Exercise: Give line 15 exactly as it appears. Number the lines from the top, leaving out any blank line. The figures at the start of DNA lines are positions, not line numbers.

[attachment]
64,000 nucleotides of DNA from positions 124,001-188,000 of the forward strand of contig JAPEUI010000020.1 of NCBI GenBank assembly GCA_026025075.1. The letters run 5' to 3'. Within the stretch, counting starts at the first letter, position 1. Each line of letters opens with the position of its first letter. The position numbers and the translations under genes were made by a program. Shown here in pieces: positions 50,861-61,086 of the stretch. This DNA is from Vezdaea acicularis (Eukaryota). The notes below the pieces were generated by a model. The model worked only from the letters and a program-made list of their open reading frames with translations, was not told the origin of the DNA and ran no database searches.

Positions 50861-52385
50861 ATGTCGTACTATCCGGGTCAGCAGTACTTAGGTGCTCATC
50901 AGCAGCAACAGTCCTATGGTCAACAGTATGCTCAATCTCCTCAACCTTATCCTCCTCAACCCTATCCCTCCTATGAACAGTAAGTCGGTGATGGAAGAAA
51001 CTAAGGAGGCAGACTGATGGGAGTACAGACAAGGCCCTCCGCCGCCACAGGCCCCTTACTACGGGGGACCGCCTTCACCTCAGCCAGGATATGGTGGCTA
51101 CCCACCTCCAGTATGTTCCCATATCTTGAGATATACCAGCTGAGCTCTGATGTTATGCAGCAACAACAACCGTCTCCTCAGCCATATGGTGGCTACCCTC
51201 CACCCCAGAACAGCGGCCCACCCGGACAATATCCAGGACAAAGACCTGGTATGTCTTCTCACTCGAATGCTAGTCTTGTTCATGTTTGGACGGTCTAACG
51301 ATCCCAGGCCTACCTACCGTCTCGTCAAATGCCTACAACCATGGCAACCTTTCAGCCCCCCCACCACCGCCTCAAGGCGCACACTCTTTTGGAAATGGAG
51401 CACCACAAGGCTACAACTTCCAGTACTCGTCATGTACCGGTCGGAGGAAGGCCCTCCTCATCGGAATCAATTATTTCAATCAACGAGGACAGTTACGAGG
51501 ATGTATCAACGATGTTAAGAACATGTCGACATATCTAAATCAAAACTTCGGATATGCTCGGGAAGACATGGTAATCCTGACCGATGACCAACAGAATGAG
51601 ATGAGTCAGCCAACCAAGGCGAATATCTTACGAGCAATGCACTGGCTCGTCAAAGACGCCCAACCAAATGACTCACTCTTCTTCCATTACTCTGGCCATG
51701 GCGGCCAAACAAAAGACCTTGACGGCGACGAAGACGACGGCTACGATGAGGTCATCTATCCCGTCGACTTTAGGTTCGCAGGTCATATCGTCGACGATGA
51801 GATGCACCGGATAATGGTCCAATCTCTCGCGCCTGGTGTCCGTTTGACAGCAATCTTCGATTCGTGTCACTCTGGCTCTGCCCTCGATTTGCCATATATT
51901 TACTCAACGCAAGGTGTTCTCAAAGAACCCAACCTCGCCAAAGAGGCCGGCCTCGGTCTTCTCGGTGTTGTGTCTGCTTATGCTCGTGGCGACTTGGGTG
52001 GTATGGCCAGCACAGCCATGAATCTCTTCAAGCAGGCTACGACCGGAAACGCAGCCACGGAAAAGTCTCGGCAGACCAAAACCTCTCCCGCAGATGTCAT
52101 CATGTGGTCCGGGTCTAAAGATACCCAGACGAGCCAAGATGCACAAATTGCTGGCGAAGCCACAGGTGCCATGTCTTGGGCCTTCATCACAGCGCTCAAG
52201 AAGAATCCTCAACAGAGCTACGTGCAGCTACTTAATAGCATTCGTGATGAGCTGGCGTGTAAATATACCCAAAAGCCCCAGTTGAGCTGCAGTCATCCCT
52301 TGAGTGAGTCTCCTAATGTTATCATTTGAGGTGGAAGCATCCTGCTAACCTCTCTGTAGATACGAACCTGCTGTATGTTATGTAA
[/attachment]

52001 GTATGGCCAGCACAGCCATGAATCTCTTCAAGCAGGCTACGACCGGAAACGCAGCCACGGAAAAGTCTCGGCAGACCAAAACCTCTCCCGCAGATGTCAT